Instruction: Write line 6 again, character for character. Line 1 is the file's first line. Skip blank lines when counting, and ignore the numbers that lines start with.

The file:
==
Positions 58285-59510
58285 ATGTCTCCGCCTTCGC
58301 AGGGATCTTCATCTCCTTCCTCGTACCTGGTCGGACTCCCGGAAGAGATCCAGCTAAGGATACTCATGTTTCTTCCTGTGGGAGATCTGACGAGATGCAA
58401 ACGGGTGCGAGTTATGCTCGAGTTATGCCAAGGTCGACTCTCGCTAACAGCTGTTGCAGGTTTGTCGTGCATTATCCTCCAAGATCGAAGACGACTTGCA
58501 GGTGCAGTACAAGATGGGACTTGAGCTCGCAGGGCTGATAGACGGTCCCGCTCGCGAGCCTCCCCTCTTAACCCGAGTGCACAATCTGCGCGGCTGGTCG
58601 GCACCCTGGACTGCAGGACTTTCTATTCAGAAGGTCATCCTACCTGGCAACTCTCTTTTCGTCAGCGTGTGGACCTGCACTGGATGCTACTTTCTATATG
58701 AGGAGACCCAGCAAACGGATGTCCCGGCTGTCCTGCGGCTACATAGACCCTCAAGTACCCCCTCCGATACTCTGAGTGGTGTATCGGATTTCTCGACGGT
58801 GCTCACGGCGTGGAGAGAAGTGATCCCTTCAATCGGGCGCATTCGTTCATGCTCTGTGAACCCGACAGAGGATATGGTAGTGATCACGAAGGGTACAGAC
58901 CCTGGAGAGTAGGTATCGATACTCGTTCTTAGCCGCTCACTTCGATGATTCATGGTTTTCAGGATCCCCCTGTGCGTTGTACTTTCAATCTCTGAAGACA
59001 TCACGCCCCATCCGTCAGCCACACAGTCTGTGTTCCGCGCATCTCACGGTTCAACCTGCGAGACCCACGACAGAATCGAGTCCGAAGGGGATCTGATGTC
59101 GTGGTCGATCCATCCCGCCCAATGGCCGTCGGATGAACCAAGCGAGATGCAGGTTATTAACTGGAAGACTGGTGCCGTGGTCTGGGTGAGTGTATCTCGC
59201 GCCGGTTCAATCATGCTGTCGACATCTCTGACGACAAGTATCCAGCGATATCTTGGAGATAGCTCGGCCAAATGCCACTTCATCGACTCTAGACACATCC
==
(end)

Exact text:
58601 GCACCCTGGACTGCAGGACTTTCTATTCAGAAGGTCATCCTACCTGGCAACTCTCTTTTCGTCAGCGTGTGGACCTGCACTGGATGCTACTTTCTATATG